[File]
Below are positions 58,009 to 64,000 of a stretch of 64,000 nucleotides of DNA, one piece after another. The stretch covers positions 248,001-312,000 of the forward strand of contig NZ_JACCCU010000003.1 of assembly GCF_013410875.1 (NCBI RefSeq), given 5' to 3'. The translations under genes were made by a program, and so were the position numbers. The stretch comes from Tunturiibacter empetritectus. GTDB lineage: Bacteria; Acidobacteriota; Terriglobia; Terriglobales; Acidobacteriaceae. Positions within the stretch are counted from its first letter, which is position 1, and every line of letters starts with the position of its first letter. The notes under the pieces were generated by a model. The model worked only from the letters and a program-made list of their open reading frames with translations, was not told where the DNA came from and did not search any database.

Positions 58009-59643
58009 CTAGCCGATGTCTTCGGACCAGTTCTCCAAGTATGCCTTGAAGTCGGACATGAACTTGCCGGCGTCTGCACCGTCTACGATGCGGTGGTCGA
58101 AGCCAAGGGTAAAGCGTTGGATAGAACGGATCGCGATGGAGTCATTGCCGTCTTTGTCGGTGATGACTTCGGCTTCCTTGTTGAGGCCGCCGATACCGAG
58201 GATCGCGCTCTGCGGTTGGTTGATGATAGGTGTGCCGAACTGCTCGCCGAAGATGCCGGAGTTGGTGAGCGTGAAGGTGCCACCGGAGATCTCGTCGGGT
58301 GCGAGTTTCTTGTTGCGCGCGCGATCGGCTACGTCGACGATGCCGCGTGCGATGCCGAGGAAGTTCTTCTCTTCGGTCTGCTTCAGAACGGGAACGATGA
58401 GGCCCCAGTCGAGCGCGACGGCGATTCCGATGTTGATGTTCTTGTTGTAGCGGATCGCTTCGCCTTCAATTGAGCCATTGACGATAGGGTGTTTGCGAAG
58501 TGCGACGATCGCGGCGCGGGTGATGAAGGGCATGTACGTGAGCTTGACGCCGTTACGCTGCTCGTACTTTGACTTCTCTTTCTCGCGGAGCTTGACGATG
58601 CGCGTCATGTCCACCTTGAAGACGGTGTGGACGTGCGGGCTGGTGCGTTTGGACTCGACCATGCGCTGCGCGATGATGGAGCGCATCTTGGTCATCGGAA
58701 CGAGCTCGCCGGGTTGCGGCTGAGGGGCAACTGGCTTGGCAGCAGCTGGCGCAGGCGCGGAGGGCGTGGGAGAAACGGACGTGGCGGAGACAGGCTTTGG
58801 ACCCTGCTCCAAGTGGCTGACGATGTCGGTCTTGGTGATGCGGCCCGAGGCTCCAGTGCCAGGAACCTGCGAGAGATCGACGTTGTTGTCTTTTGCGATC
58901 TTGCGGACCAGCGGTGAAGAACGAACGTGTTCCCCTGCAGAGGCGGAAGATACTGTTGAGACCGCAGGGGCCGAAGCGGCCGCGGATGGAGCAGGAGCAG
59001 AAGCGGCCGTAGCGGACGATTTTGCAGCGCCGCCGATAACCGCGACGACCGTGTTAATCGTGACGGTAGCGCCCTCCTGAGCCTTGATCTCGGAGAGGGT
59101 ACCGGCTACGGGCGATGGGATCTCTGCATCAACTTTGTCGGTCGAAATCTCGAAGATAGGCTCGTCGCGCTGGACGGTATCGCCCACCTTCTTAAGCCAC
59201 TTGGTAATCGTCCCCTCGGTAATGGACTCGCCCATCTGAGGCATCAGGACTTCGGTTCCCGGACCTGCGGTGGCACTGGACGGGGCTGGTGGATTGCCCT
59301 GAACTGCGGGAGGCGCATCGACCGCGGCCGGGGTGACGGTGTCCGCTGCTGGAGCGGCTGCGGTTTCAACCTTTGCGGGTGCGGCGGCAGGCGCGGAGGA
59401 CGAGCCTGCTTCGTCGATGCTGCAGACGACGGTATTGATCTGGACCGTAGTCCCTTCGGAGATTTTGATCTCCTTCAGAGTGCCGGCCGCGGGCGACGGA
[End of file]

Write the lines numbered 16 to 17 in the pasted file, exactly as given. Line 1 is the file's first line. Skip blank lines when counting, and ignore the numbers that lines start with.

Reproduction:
59301 GAACTGCGGGAGGCGCATCGACCGCGGCCGGGGTGACGGTGTCCGCTGCTGGAGCGGCTGCGGTTTCAACCTTTGCGGGTGCGGCGGCAGGCGCGGAGGA
59401 CGAGCCTGCTTCGTCGATGCTGCAGACGACGGTATTGATCTGGACCGTAGTCCCTTCGGAGATTTTGATCTCCTTCAGAGTGCCGGCCGCGGGCGACGGA